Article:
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Table of Contents

Installation

Unix and Mac Installation

Hudson needs Java J2SE 1.5 or later to run. Hudson is released as a single WAR file. The easiest way to use Hudson is to use Hudson's built in Winstone servlet container. Download Hudson, and execute Hudson by running java -jar hudson.war. This is basically the same setup as the test drive except that Hudson log messages will be sent to the console window.

Alternatively, if you have a servlet container that supports Servlet 2.4/JSP 2.0 or later, such as Glassfish, Tomcat 5, JBoss, Jetty 6, etc. Then, you can deploy Hudson's WAR file as you would any other war file. Container specific documentation is available if you choose this route.

Once the war file is exploded, run chmod 755 hudson in the exploded hudson/WEB-INF directory so that you can execute this shell script.

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Windows Installation

If you're running on Windows you might want to run Hudson as a service so it starts up automatically without requiring a user to log in. The easiest way is to install Tomcat as a service, and then deploy Hudson to it. Another way is to use the Java Service Wrapper which is described in the Installing Hudson as a Windows service section.

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Case Studies

Also, see how other people are deploying Hudson to get some idea of how to make it fit your environment.

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Execution

As mentioned above, the easiest way to execute Hudson is through the built in Winstone servlet container. You can execute Hudson like this:

$ java -jar hudson.war

Of course, you probably want to send the output of Hudson to a log file, and if you're on Unix, you probably want to use nohup:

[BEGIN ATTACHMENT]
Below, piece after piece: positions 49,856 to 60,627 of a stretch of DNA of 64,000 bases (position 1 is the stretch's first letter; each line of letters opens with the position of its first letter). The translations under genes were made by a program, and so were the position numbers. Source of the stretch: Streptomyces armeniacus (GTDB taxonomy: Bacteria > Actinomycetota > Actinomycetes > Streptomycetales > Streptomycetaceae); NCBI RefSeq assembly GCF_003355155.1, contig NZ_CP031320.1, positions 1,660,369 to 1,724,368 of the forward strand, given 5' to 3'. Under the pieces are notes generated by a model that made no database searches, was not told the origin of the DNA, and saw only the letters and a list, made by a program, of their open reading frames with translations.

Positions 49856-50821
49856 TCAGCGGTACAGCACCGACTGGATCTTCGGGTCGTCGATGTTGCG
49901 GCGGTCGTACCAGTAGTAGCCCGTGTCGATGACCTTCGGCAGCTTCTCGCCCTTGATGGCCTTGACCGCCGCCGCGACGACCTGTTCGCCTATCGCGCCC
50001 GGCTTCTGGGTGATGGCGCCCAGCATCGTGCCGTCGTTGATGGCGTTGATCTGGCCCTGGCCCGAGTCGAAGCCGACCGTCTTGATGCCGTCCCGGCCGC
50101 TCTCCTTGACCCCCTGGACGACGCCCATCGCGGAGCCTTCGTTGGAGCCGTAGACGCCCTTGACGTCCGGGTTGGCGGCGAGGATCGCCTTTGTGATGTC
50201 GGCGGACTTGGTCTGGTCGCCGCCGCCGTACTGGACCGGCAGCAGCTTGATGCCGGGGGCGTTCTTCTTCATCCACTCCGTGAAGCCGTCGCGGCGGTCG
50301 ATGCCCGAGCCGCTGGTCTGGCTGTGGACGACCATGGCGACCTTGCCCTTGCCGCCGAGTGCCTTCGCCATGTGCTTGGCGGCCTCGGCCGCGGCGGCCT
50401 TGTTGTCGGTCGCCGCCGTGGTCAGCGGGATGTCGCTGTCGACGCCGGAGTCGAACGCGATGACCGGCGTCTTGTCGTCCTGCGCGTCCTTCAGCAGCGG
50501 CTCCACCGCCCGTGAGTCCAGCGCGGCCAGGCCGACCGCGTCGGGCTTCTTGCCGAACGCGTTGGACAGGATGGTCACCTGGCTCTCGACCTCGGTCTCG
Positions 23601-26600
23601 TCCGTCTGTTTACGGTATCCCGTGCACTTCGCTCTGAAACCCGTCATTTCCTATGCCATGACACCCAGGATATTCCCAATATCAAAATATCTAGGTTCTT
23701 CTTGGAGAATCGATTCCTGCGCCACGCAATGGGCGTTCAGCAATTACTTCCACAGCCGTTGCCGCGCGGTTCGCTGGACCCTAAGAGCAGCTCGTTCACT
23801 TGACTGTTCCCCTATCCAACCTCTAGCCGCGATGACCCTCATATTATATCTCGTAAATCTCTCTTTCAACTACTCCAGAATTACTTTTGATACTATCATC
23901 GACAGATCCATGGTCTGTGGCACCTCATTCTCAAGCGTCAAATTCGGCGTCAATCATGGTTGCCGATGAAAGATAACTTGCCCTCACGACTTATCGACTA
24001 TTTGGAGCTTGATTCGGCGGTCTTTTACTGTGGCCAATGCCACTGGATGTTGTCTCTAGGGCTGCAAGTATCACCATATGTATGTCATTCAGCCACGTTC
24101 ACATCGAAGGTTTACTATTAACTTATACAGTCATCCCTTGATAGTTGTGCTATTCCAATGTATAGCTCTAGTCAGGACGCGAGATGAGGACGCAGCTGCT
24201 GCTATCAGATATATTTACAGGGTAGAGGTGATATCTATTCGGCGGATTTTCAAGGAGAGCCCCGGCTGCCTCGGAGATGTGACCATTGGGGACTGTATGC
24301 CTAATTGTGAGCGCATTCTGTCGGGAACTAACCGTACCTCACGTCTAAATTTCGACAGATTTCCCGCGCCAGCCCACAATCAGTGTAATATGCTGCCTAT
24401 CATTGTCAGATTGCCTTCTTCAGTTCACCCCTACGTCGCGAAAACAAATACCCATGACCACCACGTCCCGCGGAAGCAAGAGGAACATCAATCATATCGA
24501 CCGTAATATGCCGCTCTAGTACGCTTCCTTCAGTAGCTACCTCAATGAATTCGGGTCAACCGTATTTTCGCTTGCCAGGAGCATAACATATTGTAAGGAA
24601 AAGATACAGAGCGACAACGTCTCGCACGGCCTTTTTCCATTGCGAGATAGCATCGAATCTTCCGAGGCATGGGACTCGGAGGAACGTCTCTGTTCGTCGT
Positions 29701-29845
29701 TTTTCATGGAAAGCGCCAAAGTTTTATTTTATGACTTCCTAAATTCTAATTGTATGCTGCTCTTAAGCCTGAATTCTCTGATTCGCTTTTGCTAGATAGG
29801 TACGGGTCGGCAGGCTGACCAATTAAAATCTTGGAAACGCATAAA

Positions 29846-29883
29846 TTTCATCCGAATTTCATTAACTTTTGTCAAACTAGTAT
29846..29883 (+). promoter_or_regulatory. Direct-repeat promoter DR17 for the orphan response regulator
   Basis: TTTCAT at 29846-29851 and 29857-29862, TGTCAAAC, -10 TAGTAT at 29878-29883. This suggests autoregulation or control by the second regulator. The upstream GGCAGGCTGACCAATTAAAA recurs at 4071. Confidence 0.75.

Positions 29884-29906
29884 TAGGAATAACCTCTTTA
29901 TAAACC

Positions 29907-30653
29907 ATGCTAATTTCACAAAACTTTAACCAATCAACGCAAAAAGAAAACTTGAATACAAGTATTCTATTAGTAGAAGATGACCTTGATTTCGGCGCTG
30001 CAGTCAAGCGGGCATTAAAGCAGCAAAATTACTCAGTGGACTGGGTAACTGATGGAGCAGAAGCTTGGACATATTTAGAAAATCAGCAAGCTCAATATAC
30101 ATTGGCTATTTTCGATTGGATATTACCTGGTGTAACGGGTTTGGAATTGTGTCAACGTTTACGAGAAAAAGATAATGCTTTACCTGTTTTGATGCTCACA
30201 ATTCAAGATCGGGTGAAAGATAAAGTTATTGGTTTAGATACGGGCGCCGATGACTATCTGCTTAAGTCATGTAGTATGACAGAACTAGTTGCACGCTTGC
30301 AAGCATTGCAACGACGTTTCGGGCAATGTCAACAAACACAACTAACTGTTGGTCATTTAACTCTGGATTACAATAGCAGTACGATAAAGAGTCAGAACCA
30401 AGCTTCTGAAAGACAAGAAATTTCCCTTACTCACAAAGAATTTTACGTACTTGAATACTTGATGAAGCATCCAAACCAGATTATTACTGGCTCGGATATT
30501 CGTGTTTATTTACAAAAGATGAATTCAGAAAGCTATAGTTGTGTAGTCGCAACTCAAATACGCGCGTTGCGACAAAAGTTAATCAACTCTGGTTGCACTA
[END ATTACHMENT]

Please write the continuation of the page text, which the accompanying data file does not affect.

$ nohup java -jar hudson.war > $LOGFILE 2>&1

To see Hudson, simply bring up a web browser and go to URL http://myServer:8080 where myServer is the name of the system running Hudson.

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Command Line Parameters

Hudson normally starts up using port 8080, however, if you have other web services starting up, you might find that this port is already taken, you can specify a different port by using the --httpPort=$HTTP_PORT where color:green}$HTTP_PORT is the port you want Hudson to run on. Other command line parameters include:

Command Line Parameter

Description

--javaHome=$JAVA_HOME

This tells Hudson what $JAVA_HOME to use when executing builds that require Java or Ant. This is not the Java JRE that actually executes Hudson. Default is to use the same Java JRE that was used to execute Hudson.

--httpPort=$HTTP_PORT

Runs Hudson listener on port $HTTP_PORT using standard http protocol. The default is port 8080. To disable (because you're using https), use port -1.

--httpsPort=$HTTP_PORT

Uses HTTPS protocol on port $HTTP_PORT

--argumentsRealm.passwd.$ADMIN_USER

Sets the password for user $ADMIN_USER. If Hudson security is turned on, you must log in as the $ADMIN_USER in order to configure Hudson or a Hudson project. NOTE: You must also specify that this user has an admin role. (See next argument below).

--argumentsRealm.roles.$ADMIN_USER=admin

Sets that $ADMIN_USER is an administrative user and can configure Hudson if Hudson's security is turned on. See Securing Hudson for more information.

Hudson passes all command line parameters to the Winstone servlet container, so you can get more information by looking at the Winstone Command Line Parameter Reference

Be Careful with Command Line Parameters

Hudson ignores command line parameters it doesn't understand instead of producing an error. Be careful when using command line parameters and make sure you have the correct spelling. For example, the parameter needed for defining the Hudson administrative user is --argumentsRealm and not --argumentRealm.

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